Reanalysis of data from [14] using Galaxy and Jupyter.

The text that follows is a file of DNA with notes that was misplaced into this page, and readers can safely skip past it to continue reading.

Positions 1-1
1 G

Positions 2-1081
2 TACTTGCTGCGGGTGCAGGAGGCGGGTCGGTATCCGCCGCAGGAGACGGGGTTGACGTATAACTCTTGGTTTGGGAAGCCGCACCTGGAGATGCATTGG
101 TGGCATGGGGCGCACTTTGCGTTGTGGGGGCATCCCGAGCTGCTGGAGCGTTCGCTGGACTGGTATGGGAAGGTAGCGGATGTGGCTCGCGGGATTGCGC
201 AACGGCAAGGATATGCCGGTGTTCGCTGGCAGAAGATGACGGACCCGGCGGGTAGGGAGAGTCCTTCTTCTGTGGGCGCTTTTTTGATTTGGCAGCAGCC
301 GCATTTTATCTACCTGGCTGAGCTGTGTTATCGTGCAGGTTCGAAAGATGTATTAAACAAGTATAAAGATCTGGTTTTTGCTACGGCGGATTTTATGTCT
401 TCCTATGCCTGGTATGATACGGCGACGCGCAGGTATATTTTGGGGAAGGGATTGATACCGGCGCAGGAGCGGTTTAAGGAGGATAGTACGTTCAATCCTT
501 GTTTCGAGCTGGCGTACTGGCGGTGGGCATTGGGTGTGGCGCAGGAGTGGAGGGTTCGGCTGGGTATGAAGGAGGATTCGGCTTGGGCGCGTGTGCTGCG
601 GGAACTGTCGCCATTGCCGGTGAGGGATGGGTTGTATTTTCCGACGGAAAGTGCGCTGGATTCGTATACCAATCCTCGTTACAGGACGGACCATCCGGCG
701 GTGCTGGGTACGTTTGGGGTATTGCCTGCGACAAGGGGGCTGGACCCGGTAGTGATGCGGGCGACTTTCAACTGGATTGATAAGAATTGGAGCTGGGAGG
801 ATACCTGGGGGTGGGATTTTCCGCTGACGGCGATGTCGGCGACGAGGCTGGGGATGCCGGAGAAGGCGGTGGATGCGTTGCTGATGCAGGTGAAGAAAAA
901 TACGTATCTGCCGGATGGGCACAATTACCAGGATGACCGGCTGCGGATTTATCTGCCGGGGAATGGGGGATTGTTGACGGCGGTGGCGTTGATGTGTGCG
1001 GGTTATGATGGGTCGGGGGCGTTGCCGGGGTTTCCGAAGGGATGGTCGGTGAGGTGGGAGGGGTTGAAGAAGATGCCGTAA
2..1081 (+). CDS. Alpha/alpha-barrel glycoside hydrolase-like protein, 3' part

A. Workflow used in the analysis. As an input, the workflow takes a collection of paired Illumina datasets and outputs an unfiltered list of variable sites. B. Galaxy history showing all steps of these analyses. It only contains 12 steps because we use dataset collections to combine multiple similar datasets into a small number of history entries. This significantly simplifies processing. For example, collection 313 contains all 312 paired-end Illumina datasets generated for this study. This allows us to deal with just one history item instead of 312. The next item in the history is a collection of BAM datasets generated by mapping each read-pair from collection 313 against human genome (hg38) with bwa-mem. These BAM datasets are de-duplicated (collection 627), filtered (by only retaining reads mapping to mitochondrial DNA, with mapping quality of 20 or higher, and mapped in a proper pair; collection 941), realigned to mitigate misalignment around indels or structural variant calls (collection 1098), and used to call variants with Naive Variant Caller [21]. Finally, we use Variant Annotator to process VCF datasets generated by Naive Variant Caller and to create a list of variants (collection 1412) and the concatenation tool to reduce collection 1412 into a single table (dataset 1413). This dataset is used for further processing with Jupyter. C. The relationship of minor allele frequencies for heteroplasmic sites between tissues (panels A and B) and individuals (panels C and D). D. Estimates for bottleneck size with (red) and without (blue) accounting for mitotic segregation.